My church is collecting stories from parishioners on how we are coping with The Quarantine. Here is my contribution:
As I write this, it is day 47 of my confinement. I am fortunate in that I have been able to work from home, and this has served to keep me occupied and out of trouble during the day.
In the afternoons and weekends I have been taking what I have learned from the garden managers in the church garden and applying it to my own garden. My goal even before the pandemic was to create a “pollinators’ oasis” in my backyard. Now I finally have the chance to do this. Poppies, calendulas and nasturtiums have taken over one whole side of the yard, and I am eagerly awaiting my milkweed and borage plants to bloom. A couple of years ago I got myself a good camera and finally now have a chance to play around with it to capture images of my pollinating visitors.
I got loose in the kitchen and have been making comfort foods from my mother’s and grandmother’s recipe collections. I have been experimenting with bread-making and I finally was able to bake something that resembled whole wheat bread rather than a whole wheat brick.
I have been binge-watching Downtown Abbey episodes and just finished the entire Harry Potter film series. I am currently reading The Idiot’s Guide to Zen Living, I figured out the Book of Common prayer and have been doing one of the daily offices each day.
Finally, I have been having virtual happy hours with friends through text and zoom. One friend sent me a case of wine to make sure I do it right.
The strange thing is: As much as I am eager to get back to “normal,” I think I may miss this time of comradery and self-reflection when I do.
Last year I bought myself a decent camera because I had this idea that I would be able to get back into photography. That did not come to pass because one thing after another came up to get in the way.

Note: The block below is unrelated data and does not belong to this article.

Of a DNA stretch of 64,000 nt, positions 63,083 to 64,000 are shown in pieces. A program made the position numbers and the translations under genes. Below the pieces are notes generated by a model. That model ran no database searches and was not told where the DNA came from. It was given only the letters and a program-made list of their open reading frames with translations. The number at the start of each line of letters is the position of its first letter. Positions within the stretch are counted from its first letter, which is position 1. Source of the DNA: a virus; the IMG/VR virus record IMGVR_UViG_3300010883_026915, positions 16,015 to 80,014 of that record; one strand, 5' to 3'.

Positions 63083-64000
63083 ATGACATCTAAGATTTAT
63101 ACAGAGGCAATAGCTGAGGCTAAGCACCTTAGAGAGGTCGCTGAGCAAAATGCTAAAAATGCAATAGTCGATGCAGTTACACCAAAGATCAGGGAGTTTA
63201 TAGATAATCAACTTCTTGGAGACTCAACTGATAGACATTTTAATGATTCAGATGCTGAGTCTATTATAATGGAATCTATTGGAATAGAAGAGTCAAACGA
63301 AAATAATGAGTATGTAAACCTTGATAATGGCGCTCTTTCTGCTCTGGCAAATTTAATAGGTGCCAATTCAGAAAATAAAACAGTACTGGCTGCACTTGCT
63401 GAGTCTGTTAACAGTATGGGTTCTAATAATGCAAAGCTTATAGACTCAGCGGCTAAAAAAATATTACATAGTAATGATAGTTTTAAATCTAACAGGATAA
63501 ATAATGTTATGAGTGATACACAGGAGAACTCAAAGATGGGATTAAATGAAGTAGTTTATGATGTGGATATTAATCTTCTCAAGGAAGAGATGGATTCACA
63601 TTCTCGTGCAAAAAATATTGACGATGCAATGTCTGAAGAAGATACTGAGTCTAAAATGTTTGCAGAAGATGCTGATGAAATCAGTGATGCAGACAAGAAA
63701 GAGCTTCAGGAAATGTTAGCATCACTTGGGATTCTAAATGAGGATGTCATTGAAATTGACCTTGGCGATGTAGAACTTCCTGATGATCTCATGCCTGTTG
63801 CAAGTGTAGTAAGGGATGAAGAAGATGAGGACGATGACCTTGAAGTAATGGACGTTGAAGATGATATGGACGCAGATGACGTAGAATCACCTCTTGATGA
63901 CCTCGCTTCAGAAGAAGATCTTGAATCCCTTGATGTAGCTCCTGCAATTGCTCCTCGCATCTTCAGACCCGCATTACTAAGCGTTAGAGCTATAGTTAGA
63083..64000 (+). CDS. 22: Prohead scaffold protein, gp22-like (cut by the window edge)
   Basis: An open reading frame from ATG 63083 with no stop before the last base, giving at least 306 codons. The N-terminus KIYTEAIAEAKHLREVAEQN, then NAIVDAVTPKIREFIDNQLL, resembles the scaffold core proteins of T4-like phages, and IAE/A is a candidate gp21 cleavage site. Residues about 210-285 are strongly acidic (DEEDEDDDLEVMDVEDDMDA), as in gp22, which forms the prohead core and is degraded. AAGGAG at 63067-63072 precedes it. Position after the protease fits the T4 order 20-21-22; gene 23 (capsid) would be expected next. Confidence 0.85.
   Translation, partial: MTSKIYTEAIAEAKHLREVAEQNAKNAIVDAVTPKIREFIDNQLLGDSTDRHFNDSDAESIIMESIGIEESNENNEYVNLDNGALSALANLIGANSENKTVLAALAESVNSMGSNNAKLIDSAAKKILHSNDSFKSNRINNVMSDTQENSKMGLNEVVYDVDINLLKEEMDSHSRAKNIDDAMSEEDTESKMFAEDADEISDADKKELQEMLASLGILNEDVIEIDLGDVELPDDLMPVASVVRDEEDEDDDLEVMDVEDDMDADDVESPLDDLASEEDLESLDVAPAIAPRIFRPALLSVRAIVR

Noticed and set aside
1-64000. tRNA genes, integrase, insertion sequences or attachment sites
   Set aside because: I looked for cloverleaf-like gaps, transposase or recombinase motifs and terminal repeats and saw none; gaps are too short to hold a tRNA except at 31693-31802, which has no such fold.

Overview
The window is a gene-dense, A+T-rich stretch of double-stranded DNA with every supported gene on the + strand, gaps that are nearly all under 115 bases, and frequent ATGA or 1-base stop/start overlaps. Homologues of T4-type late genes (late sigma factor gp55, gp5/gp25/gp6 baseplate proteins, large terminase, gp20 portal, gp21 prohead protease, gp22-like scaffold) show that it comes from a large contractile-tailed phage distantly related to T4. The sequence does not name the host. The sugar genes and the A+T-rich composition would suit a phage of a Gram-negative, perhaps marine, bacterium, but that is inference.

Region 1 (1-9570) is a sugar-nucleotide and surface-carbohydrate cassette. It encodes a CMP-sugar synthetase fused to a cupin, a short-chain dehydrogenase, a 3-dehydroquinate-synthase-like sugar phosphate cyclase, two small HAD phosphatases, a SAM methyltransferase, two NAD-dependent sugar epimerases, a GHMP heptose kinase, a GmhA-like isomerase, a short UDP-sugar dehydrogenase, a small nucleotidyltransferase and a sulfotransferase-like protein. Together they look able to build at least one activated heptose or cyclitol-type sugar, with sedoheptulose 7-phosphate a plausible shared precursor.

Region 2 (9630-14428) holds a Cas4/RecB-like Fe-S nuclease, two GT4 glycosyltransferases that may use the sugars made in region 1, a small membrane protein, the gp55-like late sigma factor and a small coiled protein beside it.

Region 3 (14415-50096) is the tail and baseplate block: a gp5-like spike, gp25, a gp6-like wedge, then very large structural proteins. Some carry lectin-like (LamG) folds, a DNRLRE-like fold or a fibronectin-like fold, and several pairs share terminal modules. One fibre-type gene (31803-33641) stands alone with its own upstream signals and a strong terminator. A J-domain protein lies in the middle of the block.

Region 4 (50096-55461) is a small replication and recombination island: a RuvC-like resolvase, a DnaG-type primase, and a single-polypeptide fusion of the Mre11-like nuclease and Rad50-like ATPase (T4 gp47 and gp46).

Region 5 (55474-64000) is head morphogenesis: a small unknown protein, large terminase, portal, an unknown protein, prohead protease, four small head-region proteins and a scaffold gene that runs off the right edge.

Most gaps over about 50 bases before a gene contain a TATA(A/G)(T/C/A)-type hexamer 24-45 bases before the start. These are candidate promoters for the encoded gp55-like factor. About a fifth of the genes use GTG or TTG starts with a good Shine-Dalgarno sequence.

The shelter-in-place mandate by my county has been extended to the middle of May and my workplace will not allow us back until the end of May. So I have plenty of time on my hands. Instead of just standing by and waiting for the all-clear, I thought I would put my camera to use.
Since I cannot go anywhere, I will need to be satisfied with what I can shoot around my home and in my neighborhood. This morning I figured out how do use my long range lens. I sat on my patio for a while waiting for the hummingbirds to feed on my nasturtiums as well as house finches and Black Phoebes to splash in the birdbath. However, a murder of crows roosting in a Jacaranda tree on the property next door was creating havoc by terrorizing the mourning doves, cavorting mid-air with each other and hollering back-and-forth at full-volume. They managed to scare off all small birds in neighborhood, so all I managed were some shots of my flowers and bees. It’s gonna take a while to get that proverbial money shot.
That’s OK. It seems like I’m in this for the long-haul.
It is Day 26 of my lock down. And it is looking like this will continue at least through the month of April and probably into May. And then, from what I hear, it is going to come around again in September.
The situation has been tolerable, but now I am hearing that we should not leave the house at all, not even to walk around for exercise for at least two weeks. Now I know that is for my well-being and the safety of all around me. And it is no big deal to be asked to lay on my couch all day. So I will do it.
It will end. It will. I have no doubt. But how will I change and how will we all change when it is done? Will we go back to the old normal of being selfish, shallow, materialistic, over-privileged jerks? Or will be move giving, more reflective, more spiritual, more magnanimous individuals?
Maybe I will slip back to the old ways, though I hope not. But I do know that I am grateful for a job, a roof over my head, food in my pantry, and so far — by the grace of God — good health. If there is no other benefit than learning to be grateful, then I will have done well.